Wednesday, March 22, 2006

Point of Honour by Madeline Robins

Title: Point of Honour

Author: Madeline Robins

Genre: Mystery

Summary: Sarah Tolerance is hired to find a fan so that a promise made to dying mother could be heeded.

The Take-Away: I'm a fan of historical literature, whether written by a contemporary author or a contemporary of the time period. I was predisposed to enjoy this particular novel. It did however, take an unusual subject and add a new twist to it.

Sarah represents the many women forced into prostitution because a man took advantage of them. Except Sarah went willingly and wasn't forced into prostitution. Instead she ran away with her Catholic lover; she was Protestant and the requirements of the respective Churches were never overcome.

After the death of her lover, Sarah returns to England and rents a cottage from her aunt, who operates a bordello. Rather than earning her living by becoming part of her aunt's business (either as one of the girls or a bookkeeper), Sarah becomes an agent of inquiry. Because she used to be a member of gentry, she knows the proper social niceties, but is able to visit the seedy side of town when her investigations take her there.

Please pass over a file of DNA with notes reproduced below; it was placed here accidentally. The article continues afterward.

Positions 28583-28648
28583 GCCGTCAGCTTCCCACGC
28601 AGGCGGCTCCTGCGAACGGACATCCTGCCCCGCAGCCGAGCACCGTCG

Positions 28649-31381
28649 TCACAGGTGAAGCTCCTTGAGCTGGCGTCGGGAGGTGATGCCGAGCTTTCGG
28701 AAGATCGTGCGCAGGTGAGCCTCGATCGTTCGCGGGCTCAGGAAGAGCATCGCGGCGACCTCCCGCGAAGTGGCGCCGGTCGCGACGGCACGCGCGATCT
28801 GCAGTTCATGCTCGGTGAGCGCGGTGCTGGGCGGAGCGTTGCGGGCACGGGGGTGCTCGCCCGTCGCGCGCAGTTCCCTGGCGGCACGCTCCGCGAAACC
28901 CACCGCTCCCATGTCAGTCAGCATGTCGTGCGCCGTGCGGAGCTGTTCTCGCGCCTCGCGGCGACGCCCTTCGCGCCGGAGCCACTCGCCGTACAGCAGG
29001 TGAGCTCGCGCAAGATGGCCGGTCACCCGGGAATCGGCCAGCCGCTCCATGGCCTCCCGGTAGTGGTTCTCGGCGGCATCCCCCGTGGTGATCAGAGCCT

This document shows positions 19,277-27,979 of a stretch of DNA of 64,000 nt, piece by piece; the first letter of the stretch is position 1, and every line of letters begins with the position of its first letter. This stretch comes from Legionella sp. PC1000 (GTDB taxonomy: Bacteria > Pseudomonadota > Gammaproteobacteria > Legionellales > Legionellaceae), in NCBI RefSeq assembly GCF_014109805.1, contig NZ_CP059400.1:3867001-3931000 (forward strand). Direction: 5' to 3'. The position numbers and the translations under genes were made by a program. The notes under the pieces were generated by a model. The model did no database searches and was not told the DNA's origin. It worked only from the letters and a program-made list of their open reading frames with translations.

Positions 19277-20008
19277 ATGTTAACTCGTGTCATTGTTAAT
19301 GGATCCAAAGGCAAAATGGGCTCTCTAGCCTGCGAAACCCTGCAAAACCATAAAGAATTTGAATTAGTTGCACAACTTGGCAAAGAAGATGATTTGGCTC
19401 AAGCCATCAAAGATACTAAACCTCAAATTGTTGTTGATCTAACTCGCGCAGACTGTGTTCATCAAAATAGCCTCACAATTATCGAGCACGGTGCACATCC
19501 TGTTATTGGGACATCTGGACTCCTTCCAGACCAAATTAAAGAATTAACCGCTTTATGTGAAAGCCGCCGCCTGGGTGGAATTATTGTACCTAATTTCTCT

The introduction of Sarah's personal history is awkward. I thought that this title was the second in the series, when in fact it is the first. The bulk of what I've explained was found in the jacket flap, not in the book itself. What was in the book was vague and relayed through half dreams or memories. Relying on the jacket to explain a basic premise of the book is lazy. Outside of that, the writing is good. I like Sarah's persistence and ethics. She faced one situation that illustrated her commitment to justice that surprised me greatly. It was an unusual twist.

Recommendation: Read it. The language isn't as inaccessible as Jane Austen or Wilkie Collins but reminiscent of each.

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